By Hillary Cheruiyot

root rot causes high mortality and yield losses of tree crops globally. It survives in soils, dead
or dying wood stumps or plant roots for decades as rhizomorphs or mycelium. The fungus is the most
challenging production factor in tea growing areas. It causes up to 50% annual yield losses in Kenya. The
species A. heimii and A. mellea are the most common in Africa. Amount of inoculum and the proximity to
the tea plant determines plant damage. Quantification of inoculum is important in understanding the
spread and pathogenicity of Armillaria. Inoculum contact is the main mode of spread among tea bushes.
Predisposing factors include drought, insect attack or other diseases. Longitudinal cracks at the collar
region, resin exudation and sheets of creamy white mycelia inside the bark with mushroom like-smell are
distinguishing characteristics. Cultural practices are the best control methods. Eradication of the fungi by
ring barking of trees during land preparation and uprooting diseased bushes enhances control. Biological
management using Trichoderma an Armillaria antagonist, inhibits mycelial and rhizomorphal growth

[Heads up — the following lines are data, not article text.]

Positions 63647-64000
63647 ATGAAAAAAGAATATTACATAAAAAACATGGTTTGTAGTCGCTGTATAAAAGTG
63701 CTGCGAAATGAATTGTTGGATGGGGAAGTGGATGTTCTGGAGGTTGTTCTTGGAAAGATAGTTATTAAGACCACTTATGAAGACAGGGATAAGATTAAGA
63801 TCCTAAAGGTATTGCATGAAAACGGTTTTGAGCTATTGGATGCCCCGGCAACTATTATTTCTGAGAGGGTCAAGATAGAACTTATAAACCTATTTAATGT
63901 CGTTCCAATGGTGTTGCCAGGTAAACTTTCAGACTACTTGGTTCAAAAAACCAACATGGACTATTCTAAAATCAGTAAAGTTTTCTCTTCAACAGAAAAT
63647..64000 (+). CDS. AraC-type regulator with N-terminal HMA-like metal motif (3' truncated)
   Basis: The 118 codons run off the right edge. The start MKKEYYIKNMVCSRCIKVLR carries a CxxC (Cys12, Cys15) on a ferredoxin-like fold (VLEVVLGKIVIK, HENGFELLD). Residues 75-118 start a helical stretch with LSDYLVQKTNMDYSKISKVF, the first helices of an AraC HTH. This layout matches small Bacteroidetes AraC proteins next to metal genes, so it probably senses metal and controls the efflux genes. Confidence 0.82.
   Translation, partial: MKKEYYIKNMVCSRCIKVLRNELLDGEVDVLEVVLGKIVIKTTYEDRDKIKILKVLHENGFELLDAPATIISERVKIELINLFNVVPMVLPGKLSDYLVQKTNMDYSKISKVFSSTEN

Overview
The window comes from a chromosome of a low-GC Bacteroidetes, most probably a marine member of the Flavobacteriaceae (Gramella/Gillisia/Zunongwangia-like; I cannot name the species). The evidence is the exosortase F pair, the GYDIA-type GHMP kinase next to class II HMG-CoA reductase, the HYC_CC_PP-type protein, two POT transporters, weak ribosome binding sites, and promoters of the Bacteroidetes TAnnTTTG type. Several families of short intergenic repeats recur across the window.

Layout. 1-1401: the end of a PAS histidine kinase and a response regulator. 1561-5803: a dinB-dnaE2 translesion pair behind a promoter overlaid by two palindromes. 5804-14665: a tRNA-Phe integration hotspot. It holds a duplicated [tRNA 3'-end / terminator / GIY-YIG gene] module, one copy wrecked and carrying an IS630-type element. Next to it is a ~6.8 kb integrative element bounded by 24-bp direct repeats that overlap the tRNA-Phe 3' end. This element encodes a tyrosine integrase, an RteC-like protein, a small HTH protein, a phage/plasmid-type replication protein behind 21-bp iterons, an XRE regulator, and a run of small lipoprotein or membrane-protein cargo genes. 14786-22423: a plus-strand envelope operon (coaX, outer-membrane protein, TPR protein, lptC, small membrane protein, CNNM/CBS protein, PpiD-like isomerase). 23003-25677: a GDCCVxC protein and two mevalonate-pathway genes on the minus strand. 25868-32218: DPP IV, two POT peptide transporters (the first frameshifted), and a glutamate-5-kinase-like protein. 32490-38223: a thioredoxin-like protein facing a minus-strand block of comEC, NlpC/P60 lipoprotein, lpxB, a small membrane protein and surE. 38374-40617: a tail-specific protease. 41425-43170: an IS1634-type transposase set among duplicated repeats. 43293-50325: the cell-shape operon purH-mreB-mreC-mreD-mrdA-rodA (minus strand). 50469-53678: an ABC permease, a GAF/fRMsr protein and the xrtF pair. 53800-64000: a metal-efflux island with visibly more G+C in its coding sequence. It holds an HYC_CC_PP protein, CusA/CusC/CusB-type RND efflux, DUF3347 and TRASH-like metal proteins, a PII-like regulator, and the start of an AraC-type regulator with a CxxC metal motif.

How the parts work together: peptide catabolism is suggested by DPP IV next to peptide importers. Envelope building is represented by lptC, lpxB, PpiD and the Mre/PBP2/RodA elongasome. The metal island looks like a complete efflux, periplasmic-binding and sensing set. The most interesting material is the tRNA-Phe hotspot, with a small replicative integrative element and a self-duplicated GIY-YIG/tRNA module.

thus controlling Armillaria.

By Leonida Cherotich1, Samson M. Kamunya, Amos Alakonya1, Solomon W. Msomba2, Marie A. Uwimana3 and P.O Owour4. 1Institute of Biotechnology Research (IBR), Jomo Kenyatta University of Agriculture and Technology, P.O. Box 62000-00200,
City Square, Nairobi, Kenya
2Crop improvement Tea Research Institute of Tanzania, P.O. Box 2177, Dar Es Salaam, Tanzania.
3Office Des Cultures Industrielles du Rwanda The' (OCIR The'), P.O. Box 1344, Kigali, Rwanda
4Department of Chemistry, Maseno University, Private Ba, Maseno, Kenya

In East Africa, tea-growing areas fall in several agro-ecological regions, which differ widely in elevation
and climatic factors, but with favorable soil conditions. Therefore, understanding the effect of interaction
between genotype and environment on catechin content and clonal adaptability is a prerequisite for
successful adoption of diverse and improved cultivars. A study was carried out to determine genetic
stability and adaptability based on catechin levels of 20 improved clones across four distinct
environments. The trial established in two distinct sites in Kenya, in randomized complete block design
with three replicates, and consisted of 10 popular cultivars widely cultivated in the Lake Victoria Basin
and additional 10 newly improved clones. Tea quality data entailing extraction and quantification of